Instead, all I see is a proverbial inflating of the balls it takes to pull your team aside and ask them what in the fuck they are doing when the extent of what they had done was fail to close out on a shooter. Personally, I would consider that decision to be rash if not for the person making it having long transcended the peasant-like philosophies of sport.
And let's be honest, that timeout might as well have been a Jadakiss-esque laugh in the face of the Cleveland Cavaliers. While managing a roster that - for the first time in ages - is almost unrecognizable to the casual basketball fan, Gregg Popovich prematurely decided that he needed one less opportunity to draw up a play before even running a play. Against a team that features LeBron James, he chose to devote an in-game adjustment period to berating his starting lineup before they even got started. I know the coach in question isn't particularly worried about the outcome of mid-January regular season matchups, but still. Going up against the best player in the world on a night in which he had incentive (30,000 points) to return his team to Eastern Conference Championship form, Gregg Popovich basically said "meh, we won't need this break in the action later". That might not be directly disrespectful, but indirectly it was the equivalent of chugging from a limited supply of water while knowing that - worst case scenario - the dumpster fire that is the Cleveland Cavaliers could be extinguished with nothing more than the resulting piss and vinegar.
A Member Of Michigan State's Board Of Trustees Just Did The University President No Favors In His Defense Of Her Handling Of The Larry Nassar Scandal
CNN- "The NCAA has sent a letter of inquiry to Michigan State University regarding potential NCAA rules violations related to the assaults Larry Nassar perpetrated against girls and young women, including some student-athletes at Michigan State," the NCAA said in a statement. It did not provide additional details.
Jason Cody, a spokesman for Michigan State, said the university is reviewing the letter for a response.
University President Lou Anna Simon has come under fire for what critics say is mishandling of the scandal.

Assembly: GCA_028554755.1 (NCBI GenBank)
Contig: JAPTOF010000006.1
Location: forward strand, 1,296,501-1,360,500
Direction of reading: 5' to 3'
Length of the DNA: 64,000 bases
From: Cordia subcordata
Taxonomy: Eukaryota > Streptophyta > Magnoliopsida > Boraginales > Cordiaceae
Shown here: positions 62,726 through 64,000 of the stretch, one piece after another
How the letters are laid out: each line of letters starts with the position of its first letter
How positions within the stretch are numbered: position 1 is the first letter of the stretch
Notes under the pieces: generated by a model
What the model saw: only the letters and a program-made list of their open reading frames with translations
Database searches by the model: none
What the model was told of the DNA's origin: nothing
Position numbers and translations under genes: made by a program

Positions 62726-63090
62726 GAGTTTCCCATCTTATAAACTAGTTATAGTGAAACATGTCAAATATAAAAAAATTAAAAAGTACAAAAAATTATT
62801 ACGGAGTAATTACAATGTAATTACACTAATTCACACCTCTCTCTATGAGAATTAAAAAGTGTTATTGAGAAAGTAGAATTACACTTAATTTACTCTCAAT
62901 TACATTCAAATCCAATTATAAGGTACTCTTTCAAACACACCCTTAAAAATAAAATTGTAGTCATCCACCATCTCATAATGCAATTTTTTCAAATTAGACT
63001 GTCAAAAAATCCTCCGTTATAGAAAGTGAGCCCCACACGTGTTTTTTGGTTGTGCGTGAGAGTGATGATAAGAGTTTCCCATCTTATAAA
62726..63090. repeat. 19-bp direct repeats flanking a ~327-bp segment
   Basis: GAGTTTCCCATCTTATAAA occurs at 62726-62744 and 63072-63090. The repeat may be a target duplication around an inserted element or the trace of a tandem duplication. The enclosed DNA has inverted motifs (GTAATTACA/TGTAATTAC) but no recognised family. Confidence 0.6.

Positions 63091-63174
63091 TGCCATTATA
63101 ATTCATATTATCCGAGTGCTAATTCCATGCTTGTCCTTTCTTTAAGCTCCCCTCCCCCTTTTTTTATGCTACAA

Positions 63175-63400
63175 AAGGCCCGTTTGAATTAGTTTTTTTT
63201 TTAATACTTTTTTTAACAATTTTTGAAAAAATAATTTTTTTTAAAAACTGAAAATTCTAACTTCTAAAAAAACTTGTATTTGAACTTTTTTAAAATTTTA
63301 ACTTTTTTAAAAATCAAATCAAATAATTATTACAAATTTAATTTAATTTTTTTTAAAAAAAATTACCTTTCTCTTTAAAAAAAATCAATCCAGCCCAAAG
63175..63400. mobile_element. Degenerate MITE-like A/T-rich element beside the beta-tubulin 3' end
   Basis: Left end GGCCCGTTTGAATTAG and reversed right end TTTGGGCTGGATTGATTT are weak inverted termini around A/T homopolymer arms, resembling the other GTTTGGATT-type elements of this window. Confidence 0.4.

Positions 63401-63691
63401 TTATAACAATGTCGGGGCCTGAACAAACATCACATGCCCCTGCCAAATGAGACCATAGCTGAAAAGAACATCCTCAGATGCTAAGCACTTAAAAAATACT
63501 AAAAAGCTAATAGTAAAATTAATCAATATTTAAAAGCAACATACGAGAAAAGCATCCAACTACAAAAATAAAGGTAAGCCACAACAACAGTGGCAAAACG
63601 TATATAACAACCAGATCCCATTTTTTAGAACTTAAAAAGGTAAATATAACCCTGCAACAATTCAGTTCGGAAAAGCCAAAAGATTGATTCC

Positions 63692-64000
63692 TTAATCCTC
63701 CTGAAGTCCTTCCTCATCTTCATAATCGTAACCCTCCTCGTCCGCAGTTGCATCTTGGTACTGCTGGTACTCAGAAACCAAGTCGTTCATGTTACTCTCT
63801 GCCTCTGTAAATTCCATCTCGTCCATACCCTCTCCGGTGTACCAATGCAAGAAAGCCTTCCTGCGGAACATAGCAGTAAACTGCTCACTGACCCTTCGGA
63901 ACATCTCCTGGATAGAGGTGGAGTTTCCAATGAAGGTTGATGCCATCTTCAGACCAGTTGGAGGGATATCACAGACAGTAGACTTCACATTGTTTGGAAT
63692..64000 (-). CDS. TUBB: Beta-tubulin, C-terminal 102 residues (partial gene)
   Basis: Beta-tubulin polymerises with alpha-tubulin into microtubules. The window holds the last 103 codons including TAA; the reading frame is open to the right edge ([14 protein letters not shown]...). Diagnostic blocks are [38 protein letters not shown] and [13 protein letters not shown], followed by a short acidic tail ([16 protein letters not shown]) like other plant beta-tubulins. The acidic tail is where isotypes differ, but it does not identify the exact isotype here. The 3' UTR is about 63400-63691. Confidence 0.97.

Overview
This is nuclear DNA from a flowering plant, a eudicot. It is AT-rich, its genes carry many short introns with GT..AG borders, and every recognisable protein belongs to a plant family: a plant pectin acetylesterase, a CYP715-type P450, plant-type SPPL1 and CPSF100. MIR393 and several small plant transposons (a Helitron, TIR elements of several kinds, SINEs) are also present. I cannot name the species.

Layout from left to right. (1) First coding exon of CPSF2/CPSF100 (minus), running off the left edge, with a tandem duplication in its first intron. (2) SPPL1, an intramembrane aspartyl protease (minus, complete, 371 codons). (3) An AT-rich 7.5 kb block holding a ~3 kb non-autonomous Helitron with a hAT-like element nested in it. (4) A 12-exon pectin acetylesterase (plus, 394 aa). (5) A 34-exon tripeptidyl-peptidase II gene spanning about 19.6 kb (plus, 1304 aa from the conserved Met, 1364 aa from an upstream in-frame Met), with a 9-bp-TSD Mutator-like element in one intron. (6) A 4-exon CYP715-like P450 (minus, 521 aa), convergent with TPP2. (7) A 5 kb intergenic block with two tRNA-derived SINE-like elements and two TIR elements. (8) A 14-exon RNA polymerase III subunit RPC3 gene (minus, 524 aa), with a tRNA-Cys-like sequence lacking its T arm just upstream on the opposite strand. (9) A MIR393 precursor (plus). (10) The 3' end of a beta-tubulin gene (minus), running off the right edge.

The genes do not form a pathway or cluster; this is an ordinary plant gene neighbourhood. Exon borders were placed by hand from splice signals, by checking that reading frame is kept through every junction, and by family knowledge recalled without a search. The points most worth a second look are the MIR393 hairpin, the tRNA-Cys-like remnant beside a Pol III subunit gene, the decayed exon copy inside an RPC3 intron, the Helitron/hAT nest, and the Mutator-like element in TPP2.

Several victims said they reported Nassar's behavior to the university years ago, but that they were either silenced or officials did nothing to end the abuse.
Larissa Boyce, a former youth club gymnast at MSU, is one of Nassar's first known accusers. Boyce said she alerted coach Kathie Klages about Nassar's abuse in 1997 but was told she probably didn't understand medical technique.
Full disclosure, I don't exactly know what role a 'Vice Chairman' plays within a university. What I do know is that his counterproductive, braindead defense that highlighted the out-of-whack priorities that were responsible for letting a predator do his hunting on campus is probably going to force Michigan State's president to resign. Therefore, I think it might be time to also review Joel Ferguson's status as a "trustee", because - as ignorantly intentioned as he may be - that accidental indictment waiting to happen is not a guy I would trust to look both ways before crossing the street, never mind covering my tracks.
I believe the saying goes "it's better to shut the fuck up and be thought a fool than to open your mouth and remove all reasonable doubt". Well, whatever doubt still remained that Michigan State wasn't treating this Larry Nassar investigation seriously enough got erased with one diabolical deflection that might as well have read "yeah, the misconduct is unfortunate, but....HOW ABOUT IZZO AND THE BOYS!". I'm no expert on the #MeToo movement, but - as I understand it - it's not boosted by profitable relationships with boosters. I haven't exactly spoken to the victims, but I don't think their testimonies were given in hopes of improving their alma mater's training facilities. It might just be a hunch, but cartwheeling right past the sexual assaults of multiple student gymnasts like it was a tidying-up topic at a PTO meeting just to talk some sports might not be the greatest of looks for the person whose only path to keeping her job is drastically reorganizing her responsibilities.